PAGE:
In Lord of the Flies, what does moving the fire from the mountain to the beach symbolize?
In chapter eight, "A Gift for the Darkness," Piggy and Ralph agree that they must move the fire from the mountain to the beach. This decision comes at great cost, because Ralph must acknowledge his diminishing chances for rescue. In many ways, Ralph and Piggy's decision is symbolic of the boys' surrender to the external forces on the island, reinforcing the notion that civilization and order is crumbling on the island. First, consider the fact that the mysterious 'beast' now blocks their access to the mountain. Ralph and Piggy are reluctant to challenge the hulking silhouette of the beast, and this dismal defeat suggests that chaos and darkness are gaining control of the island.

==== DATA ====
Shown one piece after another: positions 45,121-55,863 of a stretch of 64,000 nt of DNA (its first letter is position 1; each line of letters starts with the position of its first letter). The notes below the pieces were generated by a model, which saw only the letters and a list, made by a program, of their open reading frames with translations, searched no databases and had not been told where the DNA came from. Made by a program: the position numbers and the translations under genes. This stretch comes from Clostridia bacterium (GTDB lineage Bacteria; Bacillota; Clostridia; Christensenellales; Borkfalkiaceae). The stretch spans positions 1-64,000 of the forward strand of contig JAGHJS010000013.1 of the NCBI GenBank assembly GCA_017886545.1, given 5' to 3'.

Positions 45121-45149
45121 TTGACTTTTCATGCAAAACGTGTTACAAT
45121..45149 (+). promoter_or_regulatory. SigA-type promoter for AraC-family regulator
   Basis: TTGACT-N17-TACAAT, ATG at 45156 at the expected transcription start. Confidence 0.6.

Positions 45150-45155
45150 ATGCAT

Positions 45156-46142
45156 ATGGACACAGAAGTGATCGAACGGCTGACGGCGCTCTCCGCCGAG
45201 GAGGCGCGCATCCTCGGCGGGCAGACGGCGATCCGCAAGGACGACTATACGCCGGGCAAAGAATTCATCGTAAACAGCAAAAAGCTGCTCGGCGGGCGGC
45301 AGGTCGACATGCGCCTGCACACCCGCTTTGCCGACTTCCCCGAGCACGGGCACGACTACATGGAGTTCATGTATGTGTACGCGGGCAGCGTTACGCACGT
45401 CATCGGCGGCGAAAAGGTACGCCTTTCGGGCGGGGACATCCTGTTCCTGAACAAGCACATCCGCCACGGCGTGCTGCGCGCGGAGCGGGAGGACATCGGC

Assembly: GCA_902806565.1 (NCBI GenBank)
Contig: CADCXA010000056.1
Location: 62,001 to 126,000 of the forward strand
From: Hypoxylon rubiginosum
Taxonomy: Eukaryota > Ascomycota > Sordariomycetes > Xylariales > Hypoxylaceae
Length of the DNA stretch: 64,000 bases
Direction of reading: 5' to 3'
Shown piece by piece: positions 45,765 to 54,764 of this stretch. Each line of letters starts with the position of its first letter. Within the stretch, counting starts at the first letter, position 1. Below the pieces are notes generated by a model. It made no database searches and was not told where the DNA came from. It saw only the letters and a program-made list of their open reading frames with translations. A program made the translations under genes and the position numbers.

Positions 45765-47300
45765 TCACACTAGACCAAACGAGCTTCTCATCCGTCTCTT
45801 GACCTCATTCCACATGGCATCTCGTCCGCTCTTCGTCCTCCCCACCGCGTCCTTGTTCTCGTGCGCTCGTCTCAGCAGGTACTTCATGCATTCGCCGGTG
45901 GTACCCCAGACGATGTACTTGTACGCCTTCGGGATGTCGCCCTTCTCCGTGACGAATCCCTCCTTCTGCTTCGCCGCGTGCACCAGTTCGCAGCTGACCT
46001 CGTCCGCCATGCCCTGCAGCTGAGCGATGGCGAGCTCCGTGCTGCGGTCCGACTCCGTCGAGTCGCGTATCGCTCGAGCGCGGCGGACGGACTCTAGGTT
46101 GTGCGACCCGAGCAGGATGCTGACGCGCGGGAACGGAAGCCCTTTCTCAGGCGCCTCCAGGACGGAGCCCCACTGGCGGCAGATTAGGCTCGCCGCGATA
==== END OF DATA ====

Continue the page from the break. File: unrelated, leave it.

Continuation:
Ralph's original great plan was to use the signal fire on the mountain to aid in their eventual rescue. Now he and Piggy are resigned to keeping the fire on the beach, which is not nearly as good of a strategic location. Civilization has symbolically cowered to the forces of darkness and chaos. The boys' small fire on the beach will not be bright enough to sustain the flame of civilization or assist in any form of rescue.